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RE: ICBO Seminar for 1997 UBC Earthquake Regulations

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Thor, I think you pointed out (if we are on the same track) the same proof
of diaphragm deflection that was visible in relatively stiff (500 plf)
diaphragm in URM buildings. After both Whittier Narrow and Northridge
Earthquakes, the diaphragm deflection was evident in the amount of
out-or-plane damage that occurred at the floor level. Although this is the
reason for tension connections of the exterior wall to the diaphragm, the
damage was almost classic since it occurred close to the diaphragm's point
of greatest moment or between crosswalls.
My point is that a wood diaphragm can not be stiff enough to distribute
loads by rigidity. The only exception I can make here is where shearwalls in
the same line have different stiffness. I believe SEAOC is working on a
relative stiffness methodology for distribution of shear from top story down
in the same line of shear.
If you don't agree with me, please explain.
Dennis Wish PE

-----Original Message-----
From: T [mailto:vicpeng(--nospam--at)]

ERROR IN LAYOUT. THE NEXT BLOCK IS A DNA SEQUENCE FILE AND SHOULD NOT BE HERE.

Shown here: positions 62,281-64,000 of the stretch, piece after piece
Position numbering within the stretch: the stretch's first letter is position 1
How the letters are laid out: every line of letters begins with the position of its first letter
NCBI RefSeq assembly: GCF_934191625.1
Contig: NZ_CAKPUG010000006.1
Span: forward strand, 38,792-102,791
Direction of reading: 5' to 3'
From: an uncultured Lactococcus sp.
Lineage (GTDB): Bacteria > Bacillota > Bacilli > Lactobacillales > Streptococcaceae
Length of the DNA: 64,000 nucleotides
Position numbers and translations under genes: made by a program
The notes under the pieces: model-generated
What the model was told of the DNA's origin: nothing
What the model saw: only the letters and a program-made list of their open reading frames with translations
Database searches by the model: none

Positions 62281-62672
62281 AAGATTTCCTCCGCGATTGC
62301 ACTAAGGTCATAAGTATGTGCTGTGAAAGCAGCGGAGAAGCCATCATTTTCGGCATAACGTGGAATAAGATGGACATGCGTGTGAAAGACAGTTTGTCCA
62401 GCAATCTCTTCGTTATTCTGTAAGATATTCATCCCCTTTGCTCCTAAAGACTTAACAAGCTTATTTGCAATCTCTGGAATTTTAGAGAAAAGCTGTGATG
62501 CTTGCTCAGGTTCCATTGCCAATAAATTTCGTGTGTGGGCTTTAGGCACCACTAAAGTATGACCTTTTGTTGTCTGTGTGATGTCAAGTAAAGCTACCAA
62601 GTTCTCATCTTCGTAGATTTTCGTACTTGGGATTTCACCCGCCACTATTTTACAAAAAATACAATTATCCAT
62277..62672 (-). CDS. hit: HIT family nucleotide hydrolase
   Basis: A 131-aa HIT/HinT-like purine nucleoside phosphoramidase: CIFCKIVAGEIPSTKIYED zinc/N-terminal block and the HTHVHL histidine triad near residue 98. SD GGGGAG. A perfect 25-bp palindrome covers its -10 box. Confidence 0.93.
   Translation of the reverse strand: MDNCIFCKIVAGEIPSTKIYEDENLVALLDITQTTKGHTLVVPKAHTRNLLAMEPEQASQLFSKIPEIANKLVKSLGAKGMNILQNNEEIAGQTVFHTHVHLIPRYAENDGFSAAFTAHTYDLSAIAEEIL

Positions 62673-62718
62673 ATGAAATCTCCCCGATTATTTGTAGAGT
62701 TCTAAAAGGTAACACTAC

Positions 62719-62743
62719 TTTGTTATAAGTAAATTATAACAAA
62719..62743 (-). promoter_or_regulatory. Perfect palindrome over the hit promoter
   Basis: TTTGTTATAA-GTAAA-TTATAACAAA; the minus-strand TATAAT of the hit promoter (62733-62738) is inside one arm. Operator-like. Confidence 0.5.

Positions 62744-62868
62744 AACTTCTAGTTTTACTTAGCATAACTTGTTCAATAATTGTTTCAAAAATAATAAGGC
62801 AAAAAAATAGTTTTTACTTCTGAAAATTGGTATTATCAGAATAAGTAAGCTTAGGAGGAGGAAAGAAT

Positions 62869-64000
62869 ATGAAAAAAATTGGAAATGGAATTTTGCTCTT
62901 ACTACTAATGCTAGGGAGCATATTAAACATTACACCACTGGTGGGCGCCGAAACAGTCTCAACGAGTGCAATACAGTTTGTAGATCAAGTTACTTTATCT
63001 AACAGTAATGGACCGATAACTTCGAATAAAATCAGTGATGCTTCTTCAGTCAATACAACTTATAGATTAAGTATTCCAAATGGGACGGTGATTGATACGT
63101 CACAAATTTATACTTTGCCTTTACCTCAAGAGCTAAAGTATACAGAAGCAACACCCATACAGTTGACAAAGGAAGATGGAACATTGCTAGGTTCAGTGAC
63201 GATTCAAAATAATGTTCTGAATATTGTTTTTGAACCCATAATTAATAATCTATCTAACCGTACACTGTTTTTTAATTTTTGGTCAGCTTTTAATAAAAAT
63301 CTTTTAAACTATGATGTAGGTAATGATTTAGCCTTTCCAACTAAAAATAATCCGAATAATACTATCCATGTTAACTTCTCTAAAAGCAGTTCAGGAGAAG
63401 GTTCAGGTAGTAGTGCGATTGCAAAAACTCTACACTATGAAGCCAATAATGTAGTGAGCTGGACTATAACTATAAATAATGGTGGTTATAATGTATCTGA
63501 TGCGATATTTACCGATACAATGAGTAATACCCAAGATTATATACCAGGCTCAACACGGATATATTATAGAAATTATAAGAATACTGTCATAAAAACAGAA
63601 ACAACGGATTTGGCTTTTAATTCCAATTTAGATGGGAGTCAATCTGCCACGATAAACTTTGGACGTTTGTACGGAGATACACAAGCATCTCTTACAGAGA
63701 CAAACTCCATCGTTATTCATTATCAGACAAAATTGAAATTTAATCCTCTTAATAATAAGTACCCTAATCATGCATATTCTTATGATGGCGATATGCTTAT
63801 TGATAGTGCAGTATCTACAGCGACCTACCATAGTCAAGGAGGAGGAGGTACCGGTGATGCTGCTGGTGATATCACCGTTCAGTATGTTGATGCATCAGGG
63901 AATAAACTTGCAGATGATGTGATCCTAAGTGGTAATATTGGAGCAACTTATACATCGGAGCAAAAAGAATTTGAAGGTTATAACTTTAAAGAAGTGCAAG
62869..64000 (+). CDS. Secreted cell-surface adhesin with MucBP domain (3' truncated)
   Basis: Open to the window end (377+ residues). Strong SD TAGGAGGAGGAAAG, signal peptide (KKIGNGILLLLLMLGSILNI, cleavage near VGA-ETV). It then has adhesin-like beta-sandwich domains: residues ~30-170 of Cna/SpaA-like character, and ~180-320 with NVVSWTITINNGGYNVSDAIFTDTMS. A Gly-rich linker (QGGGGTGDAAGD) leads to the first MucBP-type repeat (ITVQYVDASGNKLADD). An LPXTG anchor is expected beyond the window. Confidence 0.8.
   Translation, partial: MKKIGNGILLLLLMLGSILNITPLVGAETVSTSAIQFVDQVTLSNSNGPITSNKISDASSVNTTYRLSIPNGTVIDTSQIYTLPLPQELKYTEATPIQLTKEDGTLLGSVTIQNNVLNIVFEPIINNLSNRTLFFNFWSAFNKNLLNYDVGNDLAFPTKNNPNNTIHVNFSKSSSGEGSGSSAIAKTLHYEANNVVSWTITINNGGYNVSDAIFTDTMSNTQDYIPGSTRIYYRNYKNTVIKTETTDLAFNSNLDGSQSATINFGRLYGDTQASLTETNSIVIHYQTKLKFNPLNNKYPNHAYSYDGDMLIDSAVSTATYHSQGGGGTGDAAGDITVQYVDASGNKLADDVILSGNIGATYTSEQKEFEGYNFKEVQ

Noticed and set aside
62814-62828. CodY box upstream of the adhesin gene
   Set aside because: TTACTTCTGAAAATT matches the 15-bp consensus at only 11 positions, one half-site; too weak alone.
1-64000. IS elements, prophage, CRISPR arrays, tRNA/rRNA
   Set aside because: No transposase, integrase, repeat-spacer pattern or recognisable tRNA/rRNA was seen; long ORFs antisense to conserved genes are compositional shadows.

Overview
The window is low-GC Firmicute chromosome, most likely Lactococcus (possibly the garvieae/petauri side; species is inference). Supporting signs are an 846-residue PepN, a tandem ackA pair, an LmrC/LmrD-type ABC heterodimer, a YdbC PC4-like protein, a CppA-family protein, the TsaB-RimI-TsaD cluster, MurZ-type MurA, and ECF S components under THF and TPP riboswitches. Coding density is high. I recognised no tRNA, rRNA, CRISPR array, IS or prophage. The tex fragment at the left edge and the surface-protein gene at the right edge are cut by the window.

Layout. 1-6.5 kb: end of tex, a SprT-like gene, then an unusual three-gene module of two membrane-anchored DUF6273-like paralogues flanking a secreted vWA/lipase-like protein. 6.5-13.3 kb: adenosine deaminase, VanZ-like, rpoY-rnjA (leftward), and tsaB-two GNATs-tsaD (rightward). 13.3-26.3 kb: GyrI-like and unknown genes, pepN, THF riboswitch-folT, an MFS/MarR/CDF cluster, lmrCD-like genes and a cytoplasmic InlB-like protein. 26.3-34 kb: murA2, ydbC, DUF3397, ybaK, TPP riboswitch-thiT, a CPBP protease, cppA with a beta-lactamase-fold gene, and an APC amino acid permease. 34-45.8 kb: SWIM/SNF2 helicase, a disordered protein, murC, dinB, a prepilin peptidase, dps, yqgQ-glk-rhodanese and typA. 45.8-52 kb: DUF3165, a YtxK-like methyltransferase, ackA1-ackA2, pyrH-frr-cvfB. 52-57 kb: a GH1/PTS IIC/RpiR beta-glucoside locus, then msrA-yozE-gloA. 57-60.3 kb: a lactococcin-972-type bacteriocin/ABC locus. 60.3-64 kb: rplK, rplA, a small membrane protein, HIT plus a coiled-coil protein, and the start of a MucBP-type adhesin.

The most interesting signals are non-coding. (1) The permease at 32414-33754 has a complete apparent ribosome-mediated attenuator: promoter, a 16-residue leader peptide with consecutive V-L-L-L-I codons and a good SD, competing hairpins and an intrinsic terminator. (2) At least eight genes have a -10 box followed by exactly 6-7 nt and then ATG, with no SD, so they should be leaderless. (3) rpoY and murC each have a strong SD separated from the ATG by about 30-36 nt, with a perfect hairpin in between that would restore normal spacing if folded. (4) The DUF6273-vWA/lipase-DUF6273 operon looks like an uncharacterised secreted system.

Sent: Tuesday, April 21, 1998 9:25 AM
To: seaoc(--nospam--at)
Subject: Re: ICBO Seminar for 1997 UBC Earthquake Regulations

This an example of how we neglect the boundary effects of diaphragms.  At a
recent seminar it was demonstrated that depending on all aspects such as
wall material, shape, diaphragm alignment etc the loads to the walls can
change dramatically.  I no longer think that it is a matter of "good
judgement".  There is software that will include boundary conditions.  "Good
judgement" will check if the computer data is sensible or not.

Thor Tandy
Victoria BC

Subject: Re: ICBO Seminar for 1997 UBC Earthquake Regulations

>Regarding the use of Rw=3 on one wall line only where the cantilever column
>occurs, I'll be carefull about this. We have to use our judgement.
>Just my opinion.
>Ernie Natividad